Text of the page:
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Validity of carbohydrate deficient transferrin and other markers as diagnostic aids in the detection of alcohol related seizures
  1. Geir Bråthena,
  2. Kristian S Bjerveb,
  3. Eylert Brodtkorba,
  4. Gunnar Bovima
  1. aDepartment of Clinical Neurosciences, Faculty of Medicine, Norwegian University of Science and Technology, Trondheim, Norway, bDepartment of Laboratory Medicine
  1. Dr Geir Bråthen, Department of Neurosurgery, Trondheim University Hospital, N-7006 Trondheim, Norway emailgeir.brathen{at}


OBJECTIVE The role of alcohol misuse in the genesis of seizures is probably often undetected. The aim was to investigate the utility of carbohydrate deficient transferrin (CDT) compared with other biomarkers and clinical examination in the diagnosis of alcohol related seizures.

METHODS The study included consecutively 158 seizure patients—83 men and 75 women—with mean age 45 (16–79) years. Seizures related to alcohol use were identified by a score ⩾8 in the alcohol use disorders identification test (AUDIT positive). AUDIT was applied as the gold standard to which sensitivity and specificity of the various markers were related. Blood samples were obtained from 150 patients on admission and analysed for ethanol, liver enzymes, and CDT, using AXIS Biochemicals' %CDT-TIA kit.

RESULTS 53 patients (34%) were AUDIT positive. Using the commonly applied decision value for %CDT of 5.0%, a sensitivity of 41% and a specificity of 84% were obtained. Analysis of receiver operator characteristics (ROC) curves disclosed an optimal cut off value for %CDT of 5.4%, which yielded a sensitivity of 39% and a specificity of 88%. At a specificity of 80%, the sensitivity was 43% for %CDT and 26% for GGT. The %CDT sensitivity was markedly higher for men than for women. Compared with GGT, ASAT, ALAT, and ASAT/ALAT ratio, CDT was the best single biomarker for alcohol related seizures. However, even in the subgroup of withdrawal seizures, the sensitivity level barely exceeded 50%. Clinicians scored alcohol as the main cause of the seizure in only 19 cases (12%). In 38 (24%) cases, clinicians suspected that alcohol had a role (sensitivity of 62% at a specificity of 89%). Their ability to identify AUDIT positive patients was better than that of any biomarker, but many cases were missed. Agreement of clinicians' scores to CDT was only fair (κ=0.28). CDT concentrations were significantly increased among alcohol abstaining patients on enzyme-inducing antiepileptic drugs. Six out of 16 patients with false positive CDT results were exposed to such drugs.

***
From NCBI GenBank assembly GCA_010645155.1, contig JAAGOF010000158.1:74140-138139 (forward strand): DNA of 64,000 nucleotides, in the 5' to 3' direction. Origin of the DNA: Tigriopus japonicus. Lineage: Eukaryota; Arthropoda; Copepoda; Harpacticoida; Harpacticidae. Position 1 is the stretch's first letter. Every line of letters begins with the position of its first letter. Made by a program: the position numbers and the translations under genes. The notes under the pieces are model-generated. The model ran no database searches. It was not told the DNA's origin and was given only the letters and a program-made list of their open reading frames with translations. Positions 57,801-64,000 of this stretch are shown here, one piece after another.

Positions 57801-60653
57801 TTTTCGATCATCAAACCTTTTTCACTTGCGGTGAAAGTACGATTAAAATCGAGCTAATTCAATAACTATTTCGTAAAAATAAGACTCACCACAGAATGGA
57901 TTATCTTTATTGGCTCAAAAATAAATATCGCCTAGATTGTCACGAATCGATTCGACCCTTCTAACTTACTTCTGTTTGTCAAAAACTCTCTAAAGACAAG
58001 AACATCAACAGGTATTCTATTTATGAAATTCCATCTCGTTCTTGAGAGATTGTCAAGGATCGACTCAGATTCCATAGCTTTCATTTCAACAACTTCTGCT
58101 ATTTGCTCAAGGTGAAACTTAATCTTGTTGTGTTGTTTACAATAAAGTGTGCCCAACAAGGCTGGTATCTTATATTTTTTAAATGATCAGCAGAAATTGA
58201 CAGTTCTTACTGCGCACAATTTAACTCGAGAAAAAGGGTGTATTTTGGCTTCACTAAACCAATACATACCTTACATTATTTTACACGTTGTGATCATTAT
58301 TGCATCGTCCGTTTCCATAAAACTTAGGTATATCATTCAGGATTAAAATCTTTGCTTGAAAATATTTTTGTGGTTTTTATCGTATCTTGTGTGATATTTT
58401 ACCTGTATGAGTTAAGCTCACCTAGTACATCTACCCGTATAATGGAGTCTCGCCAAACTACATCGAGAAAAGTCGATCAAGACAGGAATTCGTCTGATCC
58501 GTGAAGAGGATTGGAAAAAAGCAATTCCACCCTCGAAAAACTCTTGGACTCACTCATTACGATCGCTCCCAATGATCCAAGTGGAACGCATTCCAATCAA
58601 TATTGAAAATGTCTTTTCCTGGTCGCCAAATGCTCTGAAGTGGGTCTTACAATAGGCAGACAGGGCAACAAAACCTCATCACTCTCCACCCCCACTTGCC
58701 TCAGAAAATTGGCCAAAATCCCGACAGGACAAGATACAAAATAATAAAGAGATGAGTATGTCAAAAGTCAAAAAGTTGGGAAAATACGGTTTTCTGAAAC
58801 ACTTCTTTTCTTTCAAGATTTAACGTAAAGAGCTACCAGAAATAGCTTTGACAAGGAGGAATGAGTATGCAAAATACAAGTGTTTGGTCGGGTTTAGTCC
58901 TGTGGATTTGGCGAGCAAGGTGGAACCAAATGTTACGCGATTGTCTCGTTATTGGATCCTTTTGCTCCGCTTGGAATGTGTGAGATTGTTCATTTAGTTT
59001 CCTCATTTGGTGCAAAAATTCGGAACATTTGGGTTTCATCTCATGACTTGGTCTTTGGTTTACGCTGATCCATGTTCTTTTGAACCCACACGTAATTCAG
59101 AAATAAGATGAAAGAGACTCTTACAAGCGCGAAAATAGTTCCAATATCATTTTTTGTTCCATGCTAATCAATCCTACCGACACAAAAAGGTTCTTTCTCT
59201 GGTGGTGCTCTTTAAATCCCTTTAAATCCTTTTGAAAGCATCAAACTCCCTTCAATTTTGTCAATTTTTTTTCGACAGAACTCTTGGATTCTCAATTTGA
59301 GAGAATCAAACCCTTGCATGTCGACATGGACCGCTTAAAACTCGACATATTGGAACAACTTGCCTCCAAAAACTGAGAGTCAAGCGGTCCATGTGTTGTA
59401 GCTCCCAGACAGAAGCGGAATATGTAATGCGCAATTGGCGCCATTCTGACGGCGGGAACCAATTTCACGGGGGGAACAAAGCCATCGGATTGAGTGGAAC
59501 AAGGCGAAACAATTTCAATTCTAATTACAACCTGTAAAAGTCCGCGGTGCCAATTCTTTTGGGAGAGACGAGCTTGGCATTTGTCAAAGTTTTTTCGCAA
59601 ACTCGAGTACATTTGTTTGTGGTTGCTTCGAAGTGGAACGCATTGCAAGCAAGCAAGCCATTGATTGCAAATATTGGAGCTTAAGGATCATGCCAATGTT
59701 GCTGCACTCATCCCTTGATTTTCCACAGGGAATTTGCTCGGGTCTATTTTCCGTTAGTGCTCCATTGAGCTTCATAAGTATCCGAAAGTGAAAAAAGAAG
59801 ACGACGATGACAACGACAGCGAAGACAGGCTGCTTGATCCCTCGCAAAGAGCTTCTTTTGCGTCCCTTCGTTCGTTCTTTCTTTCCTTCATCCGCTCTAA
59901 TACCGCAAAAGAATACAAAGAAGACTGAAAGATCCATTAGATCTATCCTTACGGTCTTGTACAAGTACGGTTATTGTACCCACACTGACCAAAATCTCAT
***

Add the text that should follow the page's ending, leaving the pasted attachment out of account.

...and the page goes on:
CONCLUSIONS CDT is not recommended as a stand alone marker for alcohol related seizures, but may provide a useful contribution to the overall diagnostic investigation of seizures. Confirmatory studies are needed as to the apparent vulnerability of CDT to antiepileptic drugs.

  • carbohydrate deficient transferrin
  • alcohol
  • seizures
  • biochemical markers
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